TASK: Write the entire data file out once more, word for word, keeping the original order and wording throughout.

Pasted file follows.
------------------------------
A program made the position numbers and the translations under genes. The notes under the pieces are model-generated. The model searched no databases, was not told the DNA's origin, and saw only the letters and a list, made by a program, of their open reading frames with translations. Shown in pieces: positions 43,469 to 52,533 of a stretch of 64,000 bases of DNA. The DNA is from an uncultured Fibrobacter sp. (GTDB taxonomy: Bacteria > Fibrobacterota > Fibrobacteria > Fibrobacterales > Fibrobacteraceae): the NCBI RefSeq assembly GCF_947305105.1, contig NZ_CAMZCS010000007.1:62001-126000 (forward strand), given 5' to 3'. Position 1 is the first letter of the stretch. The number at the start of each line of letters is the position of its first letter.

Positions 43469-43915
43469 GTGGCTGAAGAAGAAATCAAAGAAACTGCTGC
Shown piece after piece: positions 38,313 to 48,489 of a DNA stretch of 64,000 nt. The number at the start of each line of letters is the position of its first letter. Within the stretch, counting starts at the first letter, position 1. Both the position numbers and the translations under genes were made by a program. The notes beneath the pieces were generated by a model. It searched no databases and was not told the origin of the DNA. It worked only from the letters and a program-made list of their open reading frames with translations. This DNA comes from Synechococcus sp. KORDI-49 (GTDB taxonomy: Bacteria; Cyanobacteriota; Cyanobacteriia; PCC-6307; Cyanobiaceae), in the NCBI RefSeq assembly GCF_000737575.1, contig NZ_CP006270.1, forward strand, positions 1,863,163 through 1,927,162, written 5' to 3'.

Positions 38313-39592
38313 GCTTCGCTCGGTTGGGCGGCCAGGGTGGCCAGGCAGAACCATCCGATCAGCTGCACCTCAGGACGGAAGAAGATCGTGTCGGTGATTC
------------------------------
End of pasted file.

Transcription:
A program made the position numbers and the translations under genes. The notes under the pieces are model-generated. The model searched no databases, was not told the DNA's origin, and saw only the letters and a list, made by a program, of their open reading frames with translations. Shown in pieces: positions 43,469 to 52,533 of a stretch of 64,000 bases of DNA. The DNA is from an uncultured Fibrobacter sp. (GTDB taxonomy: Bacteria > Fibrobacterota > Fibrobacteria > Fibrobacterales > Fibrobacteraceae): the NCBI RefSeq assembly GCF_947305105.1, contig NZ_CAMZCS010000007.1:62001-126000 (forward strand), given 5' to 3'. Position 1 is the first letter of the stretch. The number at the start of each line of letters is the position of its first letter.

Positions 43469-43915
43469 GTGGCTGAAGAAGAAATCAAAGAAACTGCTGC
Shown piece after piece: positions 38,313 to 48,489 of a DNA stretch of 64,000 nt. The number at the start of each line of letters is the position of its first letter. Within the stretch, counting starts at the first letter, position 1. Both the position numbers and the translations under genes were made by a program. The notes beneath the pieces were generated by a model. It searched no databases and was not told the origin of the DNA. It worked only from the letters and a program-made list of their open reading frames with translations. This DNA comes from Synechococcus sp. KORDI-49 (GTDB taxonomy: Bacteria; Cyanobacteriota; Cyanobacteriia; PCC-6307; Cyanobiaceae), in the NCBI RefSeq assembly GCF_000737575.1, contig NZ_CP006270.1, forward strand, positions 1,863,163 through 1,927,162, written 5' to 3'.

Positions 38313-39592
38313 GCTTCGCTCGGTTGGGCGGCCAGGGTGGCCAGGCAGAACCATCCGATCAGCTGCACCTCAGGACGGAAGAAGATCGTGTCGGTGATTC